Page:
They were meant to cut down on the ironing….

  2. Neil says:

    Not to mention (and I won’t) the many off-color jokes about grabby wringers causing otherwise decorous housewives to cuss a blue streak. But blue was already in the air, since there was the “bluing” added to your whites that had begun to yellow, and stained your hands on a Blue Monday…..
    Apparently the use of wringers on laundry day, in millions of kitchens and basements and porches, compelled all manner of responses in popular culture, from grim to giddy.
    My grandmother in the hills of Kentucky had a hand-cranked wringer on her leggy washer, and I LOVED feeding the clothes through it. For a boy like me, there was pleasure in the mechanical crank, the squoosh of the water being squeezed out to dribble back into the washer’s tub, the flat-as-a-pancake clothes spooling out the back and landing in the basket with a dull thwack, and my grandmother admonishing me to pick up the smooshed items and shake out the wrinkles immediately, before then taking them out to hang on the clothesline in the sunny back yard.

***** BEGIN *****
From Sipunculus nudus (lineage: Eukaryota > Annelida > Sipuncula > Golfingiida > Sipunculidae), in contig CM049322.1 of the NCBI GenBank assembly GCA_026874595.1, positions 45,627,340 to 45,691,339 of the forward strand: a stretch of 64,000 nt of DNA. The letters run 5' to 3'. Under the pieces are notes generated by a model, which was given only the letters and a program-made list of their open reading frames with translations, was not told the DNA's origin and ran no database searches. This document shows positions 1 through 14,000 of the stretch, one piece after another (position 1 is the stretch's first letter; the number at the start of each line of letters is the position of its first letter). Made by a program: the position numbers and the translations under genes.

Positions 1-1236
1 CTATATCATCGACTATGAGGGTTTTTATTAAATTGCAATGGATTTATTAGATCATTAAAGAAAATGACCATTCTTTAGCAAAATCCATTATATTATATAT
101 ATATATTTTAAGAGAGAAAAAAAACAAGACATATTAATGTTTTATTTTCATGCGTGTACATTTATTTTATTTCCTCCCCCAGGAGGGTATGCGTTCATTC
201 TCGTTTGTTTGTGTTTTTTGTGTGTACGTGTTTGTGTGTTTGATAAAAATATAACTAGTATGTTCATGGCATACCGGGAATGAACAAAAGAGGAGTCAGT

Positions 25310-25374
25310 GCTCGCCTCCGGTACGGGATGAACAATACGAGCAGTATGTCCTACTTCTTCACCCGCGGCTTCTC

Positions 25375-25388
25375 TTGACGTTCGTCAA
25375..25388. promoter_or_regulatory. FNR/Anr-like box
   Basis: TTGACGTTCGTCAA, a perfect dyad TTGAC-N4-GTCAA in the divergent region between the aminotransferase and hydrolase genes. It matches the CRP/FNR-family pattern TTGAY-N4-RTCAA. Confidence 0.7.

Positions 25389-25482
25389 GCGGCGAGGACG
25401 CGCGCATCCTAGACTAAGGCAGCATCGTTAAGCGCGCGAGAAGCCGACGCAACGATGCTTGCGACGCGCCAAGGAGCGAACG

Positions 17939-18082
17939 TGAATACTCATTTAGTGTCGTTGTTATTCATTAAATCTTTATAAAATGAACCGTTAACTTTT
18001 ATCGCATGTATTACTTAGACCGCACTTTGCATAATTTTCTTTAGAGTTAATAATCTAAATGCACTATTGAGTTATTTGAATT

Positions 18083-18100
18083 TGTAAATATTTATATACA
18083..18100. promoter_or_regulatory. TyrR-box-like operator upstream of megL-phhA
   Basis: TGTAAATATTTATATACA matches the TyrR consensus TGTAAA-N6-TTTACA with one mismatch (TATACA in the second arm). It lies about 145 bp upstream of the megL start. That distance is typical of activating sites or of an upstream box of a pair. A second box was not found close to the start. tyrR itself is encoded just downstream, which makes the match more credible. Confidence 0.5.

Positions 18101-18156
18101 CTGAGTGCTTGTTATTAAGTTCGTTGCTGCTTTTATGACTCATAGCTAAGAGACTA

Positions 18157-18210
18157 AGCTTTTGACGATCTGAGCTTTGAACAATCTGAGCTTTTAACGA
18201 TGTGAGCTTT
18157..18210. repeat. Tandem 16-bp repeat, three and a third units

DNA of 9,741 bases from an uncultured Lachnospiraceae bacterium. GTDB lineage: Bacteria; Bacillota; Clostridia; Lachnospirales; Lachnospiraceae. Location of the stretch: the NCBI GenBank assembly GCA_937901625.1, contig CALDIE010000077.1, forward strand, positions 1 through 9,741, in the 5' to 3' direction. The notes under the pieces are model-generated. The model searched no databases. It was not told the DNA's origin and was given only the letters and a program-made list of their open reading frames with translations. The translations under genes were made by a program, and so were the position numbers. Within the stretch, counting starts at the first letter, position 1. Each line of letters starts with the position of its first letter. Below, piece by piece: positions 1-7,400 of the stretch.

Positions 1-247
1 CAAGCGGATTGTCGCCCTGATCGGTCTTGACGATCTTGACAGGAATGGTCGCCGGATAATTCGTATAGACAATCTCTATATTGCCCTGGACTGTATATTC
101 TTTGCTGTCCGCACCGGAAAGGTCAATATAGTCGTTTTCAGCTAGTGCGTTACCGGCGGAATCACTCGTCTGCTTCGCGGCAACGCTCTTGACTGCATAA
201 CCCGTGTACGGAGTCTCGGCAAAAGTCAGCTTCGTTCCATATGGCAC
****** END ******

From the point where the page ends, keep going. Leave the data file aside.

And through all those hours at the wringer…nary a body appendage assaulted.

  3. Diane in CO says:

    I agree. My mom had a Mangle ironer way into the 1960’s, a big one, in our basement and she always called it “The Mangle.” However, the wringer washing machine (and I remember one of those when I was little) was just called a wringer washing machine and I don’t think it was commonly called a mangle.
    A classmate of mine had her arm crushed in one of those washers and had to learn how to manage with one arm, which she did, amazingly. those machines were dangerous!

  4. CarolK says:

    Nell, I can’t find your post to reply, but my mom had those pants stretchers, too. I think my sister has them now and I believe that Vermont Country Store has new ones. They did anyway the last time I checked.

  5. Sandra says: